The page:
Trinidad and Tobago Express
Ramphal pleads for more equity in EPA
By Rickey Singh, Bridgetown
27 March 2008
Sir Shridath Ramphal yesterday made a strong plea to the European Union (EU) for "greater equity" in the Economic Partnership Agreements (EPAs) being negotiated with the African, Caribbean and Pacific (ACP) countries and, specifically, the one to be signed this coming June with the Caribbean Community and the Dominican Republic.
Ramphal, firstÂ head of the Caribbean Regional Negotiating Machinery (CRNM) andÂ a keyÂ Caribbean playerÂ in theÂ launch of the Lome Convention, in 1975, that laid the basis for future relations between the EU and ACP, said the EU seems bent on "reversing the trend" that had been a core feature of cooperation in successive Lome and Cotonou Agreements.
The former Commonwealth secretary general and chairman of The West Indian Commission was addressing a meeting at the Olof Palme International Centre in Stockholm, Sweden, on the four independent international commissions of the 1980s and 1990s, all of which he was a member.
The commissions were headed, respectively, by Germany’s Willy Brandt; Sweden’sÂ Olof Palme’; Norway’s Gro Harlem Bruntdland, andÂ one jointly chaired byÂ Sweden’s Ingvar Carlson and Guyana’s Ramphal.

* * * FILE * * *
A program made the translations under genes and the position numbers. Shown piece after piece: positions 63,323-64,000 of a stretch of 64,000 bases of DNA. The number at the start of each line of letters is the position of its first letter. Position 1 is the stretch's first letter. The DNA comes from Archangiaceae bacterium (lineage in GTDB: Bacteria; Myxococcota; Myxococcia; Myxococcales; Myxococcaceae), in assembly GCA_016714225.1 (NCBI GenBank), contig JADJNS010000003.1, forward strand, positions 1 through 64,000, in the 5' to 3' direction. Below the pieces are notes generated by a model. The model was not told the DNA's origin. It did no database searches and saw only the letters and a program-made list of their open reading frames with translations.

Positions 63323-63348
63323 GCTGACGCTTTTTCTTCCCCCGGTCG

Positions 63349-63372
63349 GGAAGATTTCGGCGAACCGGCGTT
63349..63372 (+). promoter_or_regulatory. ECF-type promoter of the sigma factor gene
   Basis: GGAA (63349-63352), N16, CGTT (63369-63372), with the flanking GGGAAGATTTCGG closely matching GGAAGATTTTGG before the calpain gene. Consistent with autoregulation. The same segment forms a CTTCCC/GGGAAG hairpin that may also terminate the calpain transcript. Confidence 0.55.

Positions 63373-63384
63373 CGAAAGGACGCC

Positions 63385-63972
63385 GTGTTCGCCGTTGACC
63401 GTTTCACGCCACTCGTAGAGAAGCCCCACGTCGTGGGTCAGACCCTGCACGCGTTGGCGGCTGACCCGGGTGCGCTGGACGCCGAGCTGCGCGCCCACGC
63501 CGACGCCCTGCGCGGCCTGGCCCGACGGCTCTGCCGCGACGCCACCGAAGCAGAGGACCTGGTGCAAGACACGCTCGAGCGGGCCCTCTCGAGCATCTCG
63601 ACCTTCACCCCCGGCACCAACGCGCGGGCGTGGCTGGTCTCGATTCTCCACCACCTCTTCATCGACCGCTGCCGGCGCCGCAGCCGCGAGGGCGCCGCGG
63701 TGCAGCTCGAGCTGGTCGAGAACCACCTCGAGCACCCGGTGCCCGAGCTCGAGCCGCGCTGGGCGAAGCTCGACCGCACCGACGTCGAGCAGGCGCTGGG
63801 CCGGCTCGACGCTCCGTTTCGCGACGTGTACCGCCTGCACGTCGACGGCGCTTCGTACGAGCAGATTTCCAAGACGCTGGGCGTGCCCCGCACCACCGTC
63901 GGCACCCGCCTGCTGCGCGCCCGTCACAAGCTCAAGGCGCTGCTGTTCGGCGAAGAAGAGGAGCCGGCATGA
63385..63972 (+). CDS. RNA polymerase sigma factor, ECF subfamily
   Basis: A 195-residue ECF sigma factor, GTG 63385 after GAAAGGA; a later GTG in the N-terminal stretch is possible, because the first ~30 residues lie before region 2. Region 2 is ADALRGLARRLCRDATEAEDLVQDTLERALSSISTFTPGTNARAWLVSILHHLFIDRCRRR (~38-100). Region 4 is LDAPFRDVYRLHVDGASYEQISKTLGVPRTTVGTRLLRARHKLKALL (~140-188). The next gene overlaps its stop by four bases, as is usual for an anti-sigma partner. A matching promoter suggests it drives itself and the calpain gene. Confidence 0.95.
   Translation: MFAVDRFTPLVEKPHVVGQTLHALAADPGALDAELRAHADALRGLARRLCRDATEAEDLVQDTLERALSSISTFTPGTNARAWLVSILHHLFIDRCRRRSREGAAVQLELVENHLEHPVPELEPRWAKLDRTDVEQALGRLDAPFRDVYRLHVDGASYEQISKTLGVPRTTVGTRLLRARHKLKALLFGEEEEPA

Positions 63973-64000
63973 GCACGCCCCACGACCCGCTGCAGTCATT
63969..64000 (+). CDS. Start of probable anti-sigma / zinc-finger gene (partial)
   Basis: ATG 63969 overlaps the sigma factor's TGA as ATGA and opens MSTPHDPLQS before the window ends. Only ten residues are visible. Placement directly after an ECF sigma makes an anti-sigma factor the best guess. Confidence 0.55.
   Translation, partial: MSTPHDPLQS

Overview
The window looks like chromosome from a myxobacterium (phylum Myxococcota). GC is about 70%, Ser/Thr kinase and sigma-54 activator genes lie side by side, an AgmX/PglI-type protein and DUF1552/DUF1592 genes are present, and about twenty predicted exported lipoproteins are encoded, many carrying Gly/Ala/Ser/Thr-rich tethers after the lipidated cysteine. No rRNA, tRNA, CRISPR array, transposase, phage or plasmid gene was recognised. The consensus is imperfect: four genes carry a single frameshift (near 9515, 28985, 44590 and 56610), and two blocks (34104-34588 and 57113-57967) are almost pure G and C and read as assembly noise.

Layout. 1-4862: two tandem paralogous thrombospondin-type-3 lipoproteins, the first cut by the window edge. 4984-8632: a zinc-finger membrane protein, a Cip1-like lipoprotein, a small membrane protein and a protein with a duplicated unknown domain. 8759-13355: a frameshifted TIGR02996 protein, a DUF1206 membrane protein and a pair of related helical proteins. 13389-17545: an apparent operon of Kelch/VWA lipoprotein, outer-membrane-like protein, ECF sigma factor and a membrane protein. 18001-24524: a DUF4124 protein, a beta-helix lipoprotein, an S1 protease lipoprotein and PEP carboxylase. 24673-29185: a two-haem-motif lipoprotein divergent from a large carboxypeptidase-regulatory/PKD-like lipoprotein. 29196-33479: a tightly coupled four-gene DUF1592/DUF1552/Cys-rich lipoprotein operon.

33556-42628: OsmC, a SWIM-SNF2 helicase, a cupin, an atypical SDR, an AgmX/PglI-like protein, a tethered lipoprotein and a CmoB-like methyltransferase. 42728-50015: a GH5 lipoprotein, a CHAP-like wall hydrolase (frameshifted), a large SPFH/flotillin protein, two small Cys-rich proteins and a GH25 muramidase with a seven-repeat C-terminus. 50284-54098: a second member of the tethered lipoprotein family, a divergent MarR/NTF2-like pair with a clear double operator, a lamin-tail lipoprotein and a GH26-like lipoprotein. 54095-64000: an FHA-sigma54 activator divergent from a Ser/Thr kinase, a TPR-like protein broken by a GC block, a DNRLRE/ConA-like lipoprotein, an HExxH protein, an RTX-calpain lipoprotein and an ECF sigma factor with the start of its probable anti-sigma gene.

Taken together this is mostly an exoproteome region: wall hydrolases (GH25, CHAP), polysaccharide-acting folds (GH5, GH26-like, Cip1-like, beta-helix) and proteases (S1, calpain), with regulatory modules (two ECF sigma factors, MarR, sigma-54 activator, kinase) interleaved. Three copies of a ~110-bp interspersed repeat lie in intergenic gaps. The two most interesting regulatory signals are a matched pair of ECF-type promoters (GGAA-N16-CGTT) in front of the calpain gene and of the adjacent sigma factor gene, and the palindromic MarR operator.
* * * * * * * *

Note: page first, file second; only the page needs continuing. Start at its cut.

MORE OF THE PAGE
The former Guyana foreign minister and chancellor of the University of the West Indies told his audience that "equity" had always been a "strong emphasis" for developing countries in reshaping of the international order. The EU had set a good example by its own involvement in the trade and economic arrangement forgedÂ with the ACP in the Lome and successor Cotonou Agreements.
Now, however, contends Ramphal, the 27-member EU was exerting undue pressure, in negotiations by the European Commission (the union’s executive arm), into negotiating EPAs that were "inimical to the very existence of the ACP group as well as the prospects for sustainable development of the poorest countries..."